(video playing) So that sounds a little bit better to me to have that slightly longer fade there. Remember, you can also fade in tracks at the beginning as well. If I go find the waveform here, I have a slightly longer fade-in. (video playing) I think that waxing is a little out of the beginning, so I am going to drag its waveform down.
(video playing) Now, if you only want to use a piece of the music clip--maybe you'll only need the first few seconds--you can trim the audio file just like any other clip, by clicking the clip's Action menu and going to the Clip Trimmer, and here you can adjust the ends of the clip to trim off the beginning or the end. You can even drag to move the selection area, and so let me exaggerate this clip a bit little more, so you can see what I am doing here.
So if I drag, you can see both the beginning and end points are moving. This is lot like slip editing a video clip in the sense that I'm changing which parts of the song are going be played, but the length of the clip is going to be exactly the same as I am moving it. I'll just go ahead and undo that, by dragging everything back to the beginning and end. Now, there were probably be times when you want a lock a piece of music or sound effect to a specific part in your project. Maybe you're using one of the cartoon sound effects during a shot where someone slips on the floor or something, or maybe you want to make sure some dramatic music plays when someone enters a shot.
In that case, you need to pin the background music to the clips. Now, the way to do this is to click anywhere in the background music and then drag it slightly to the right or left. Notice that turns the clip purple, and you can see a little pin icon has appeared in the upper left-hand corner of the background music. So I also want to make sure this music starts with the second clip, I just drag until it locks up at the beginning of that clip and then release. And with the background music pinned to this particular clip, no matter where I move this file, the background music will remain with it, like so. Let me undo that.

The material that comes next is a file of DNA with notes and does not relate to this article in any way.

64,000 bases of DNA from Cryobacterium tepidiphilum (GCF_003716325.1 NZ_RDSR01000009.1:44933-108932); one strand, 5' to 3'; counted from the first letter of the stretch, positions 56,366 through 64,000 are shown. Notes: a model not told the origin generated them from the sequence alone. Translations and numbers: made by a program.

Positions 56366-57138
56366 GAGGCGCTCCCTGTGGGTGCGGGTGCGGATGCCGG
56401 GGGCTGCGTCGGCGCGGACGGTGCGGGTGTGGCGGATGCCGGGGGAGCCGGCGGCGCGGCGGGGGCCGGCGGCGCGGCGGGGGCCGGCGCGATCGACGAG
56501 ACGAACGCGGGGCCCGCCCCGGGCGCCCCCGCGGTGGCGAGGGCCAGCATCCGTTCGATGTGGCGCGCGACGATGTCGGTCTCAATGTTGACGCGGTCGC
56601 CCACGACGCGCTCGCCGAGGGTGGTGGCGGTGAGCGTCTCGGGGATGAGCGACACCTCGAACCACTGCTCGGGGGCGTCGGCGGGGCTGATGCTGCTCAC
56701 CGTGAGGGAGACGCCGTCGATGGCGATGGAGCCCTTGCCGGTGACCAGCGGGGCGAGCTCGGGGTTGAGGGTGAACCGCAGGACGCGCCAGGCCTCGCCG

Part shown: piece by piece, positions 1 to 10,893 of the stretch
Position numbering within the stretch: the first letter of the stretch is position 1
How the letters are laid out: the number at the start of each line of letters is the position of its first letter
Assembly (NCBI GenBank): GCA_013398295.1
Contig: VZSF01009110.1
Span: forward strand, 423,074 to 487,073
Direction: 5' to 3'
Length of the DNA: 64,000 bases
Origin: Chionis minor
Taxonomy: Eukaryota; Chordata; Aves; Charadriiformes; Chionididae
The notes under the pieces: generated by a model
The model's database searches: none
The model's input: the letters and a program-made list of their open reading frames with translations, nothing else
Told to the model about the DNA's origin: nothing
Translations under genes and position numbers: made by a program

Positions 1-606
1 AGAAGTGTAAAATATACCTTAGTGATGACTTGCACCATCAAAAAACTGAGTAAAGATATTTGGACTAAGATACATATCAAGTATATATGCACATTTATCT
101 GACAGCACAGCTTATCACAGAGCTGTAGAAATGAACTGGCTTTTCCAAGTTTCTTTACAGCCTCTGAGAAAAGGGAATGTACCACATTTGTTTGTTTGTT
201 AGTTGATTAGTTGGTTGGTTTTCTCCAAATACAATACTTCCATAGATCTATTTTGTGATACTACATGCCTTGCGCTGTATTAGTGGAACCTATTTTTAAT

So this is similar to having the audio attached to the clip like we saw previously, but this is done with background music. And again, this can be very useful when you want to make sure the music comes in at a very specific point. Now if you accidentally pin your music-- and it's not that difficult to do; all you have to do is accidentally click on the background music and drag slightly right or left-- you can either immediately undo it with Edit > Undo, or if you miss that chance like I just did since I already did something else, you can choose Clip > Arrange Music Tracks. And here you can select the music under Pinned Music Tracks and choose Unpin Track. That moves it to the Floating Music Tracks area.
Now while we are in here, this is also where you can rearrange the order of your background music. Music is added to the background in the order you drag it in. So if I had multiple background music tracks in here, I could drag them and move them around. So as an alternative to deleting all background music and dragging them in again in a different order, you can simply select and drag your tracks into your preferred order here. I am going to leave everything the way it is, since I only have the one song here, and click OK, and you can see now my background music is back to being regular background music. And if you want to get rid of background music altogether, you just select it and hit the Delete key on your keyboard. Of course my Clip Trimmer has to be closed first, and I could hit Delete to delete the background music.
I kind of like having it there though, so I am going to choose Edit > Undo Remove Music. And that's how you work with background music in iMovie.